18 Wild West Myths You Probably Thought Were True

The Wild West was a fascinating time in American history that has been widely studied and portrayed in theater shows, films, and television. These 18 myths surrounding the period are often inaccurate and oversimplified, but many people believe them.

Lawlessness of the Wild West

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The widespread belief that the Wild West was a place of constant lawlessness and chaos is understandable because most people base their view of the period on Hollywood films. In reality, local law enforcement and community norms maintained order, and some towns required travelers to deposit their firearms when in town. 

The Untamed Frontier

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The Wild West was not an entirely wild and untouched American frontier. Indigenous people like the Apache, the Arapaho, the Comanche, and the Sioux, as well as Spanish settlers, had long inhabited the region before American expansion.

Saloons on Every Corner 

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While they were very popular, the prevalence of saloons is exaggerated in Hollywood depictions of Western towns. The Tahoe Daily Tribune also notes that they were not only drinking establishments; they were also often “an eatery, hotel, bath, and comfort station, livery stable, gambling den, dance hall, bordello, barbershop, courtroom, political arena, dueling ground, and undertaker’s parlor.”

The Gold Rush: A Guaranteed Fortune 

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The Gold Rush didn’t guarantee wealth for all. The harsh realities of gold mining were that a small percentage of miners struck it rich. In reality, the development of railway infrastructure, farming, logging, and ranching had a more significant outcome.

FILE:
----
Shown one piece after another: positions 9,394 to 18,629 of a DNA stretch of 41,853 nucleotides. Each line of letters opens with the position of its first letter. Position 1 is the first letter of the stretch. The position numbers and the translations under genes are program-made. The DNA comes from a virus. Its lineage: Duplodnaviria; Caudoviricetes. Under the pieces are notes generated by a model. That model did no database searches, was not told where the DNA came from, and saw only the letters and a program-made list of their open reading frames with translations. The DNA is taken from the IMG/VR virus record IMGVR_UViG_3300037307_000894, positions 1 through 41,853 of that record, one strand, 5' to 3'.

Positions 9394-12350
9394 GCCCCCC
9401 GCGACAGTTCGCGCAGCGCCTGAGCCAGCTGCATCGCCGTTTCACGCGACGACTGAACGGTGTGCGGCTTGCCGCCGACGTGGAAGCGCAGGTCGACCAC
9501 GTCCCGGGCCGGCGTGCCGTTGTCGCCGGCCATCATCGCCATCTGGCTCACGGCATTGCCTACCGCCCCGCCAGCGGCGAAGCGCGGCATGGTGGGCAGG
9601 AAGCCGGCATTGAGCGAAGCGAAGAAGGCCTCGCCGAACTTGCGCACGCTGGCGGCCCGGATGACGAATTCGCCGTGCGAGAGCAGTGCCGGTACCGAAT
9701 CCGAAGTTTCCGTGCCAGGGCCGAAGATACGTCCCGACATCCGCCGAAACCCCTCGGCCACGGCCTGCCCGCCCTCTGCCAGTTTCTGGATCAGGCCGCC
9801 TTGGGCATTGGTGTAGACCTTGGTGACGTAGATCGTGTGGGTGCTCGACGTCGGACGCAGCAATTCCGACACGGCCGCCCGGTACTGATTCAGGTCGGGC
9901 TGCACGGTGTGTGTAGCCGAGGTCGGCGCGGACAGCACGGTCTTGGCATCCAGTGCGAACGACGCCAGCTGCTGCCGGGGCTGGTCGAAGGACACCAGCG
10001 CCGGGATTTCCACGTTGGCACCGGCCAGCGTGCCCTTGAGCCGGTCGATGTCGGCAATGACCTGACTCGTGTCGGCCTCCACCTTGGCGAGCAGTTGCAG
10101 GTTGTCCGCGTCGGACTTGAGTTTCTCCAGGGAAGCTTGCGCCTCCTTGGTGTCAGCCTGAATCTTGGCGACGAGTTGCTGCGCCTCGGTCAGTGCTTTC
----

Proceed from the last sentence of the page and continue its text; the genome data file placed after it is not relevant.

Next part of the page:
The Quick Draw Duel

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While Hollywood has made much of the quick draw duel, “it was very rare when gunfights occurred with the two gunfighters squarely facing each other from a distance in a dusty street,” says Legends of America. Shootouts with revolvers did occur, but usually, they were unplanned, spur-of-the-moment events and “were rarely that ‘civilized.’”

The Wild West Show as Historical Fact 

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The Wild West shows, traveling vaudeville performances in America and Europe from 1870–1920, often depicted romanticized and sensationalized depictions of cowboys, outlaws, and Native Americans. Shows like “Buffalo Bill’s Wild West” shaped international perceptions of the American West that remain today. 

Women’s Role in the Wild West 

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The stereotype of women as either homemakers or figures of vice in the Wild West is inaccurate. Time Magazine notes that women at the time “found plenty of opportunities in the West that were not available in the East,” including equal pay for teachers and “more liberal divorce laws.” The region enfranchised women long before they could vote in the eastern states.

The Homestead Acts

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The Homestead Acts allowed applicants to acquire ownership of government land and homesteads and saw nearly 10 percent of the country given away free to 1.6 million people. However, it wasn’t an easy ride for many settlers, who faced difficult weather conditions and isolation. African Americans were encouraged to participate after the Southern Homestead Act of 1866, but they faced rampant discrimination and systematic barriers.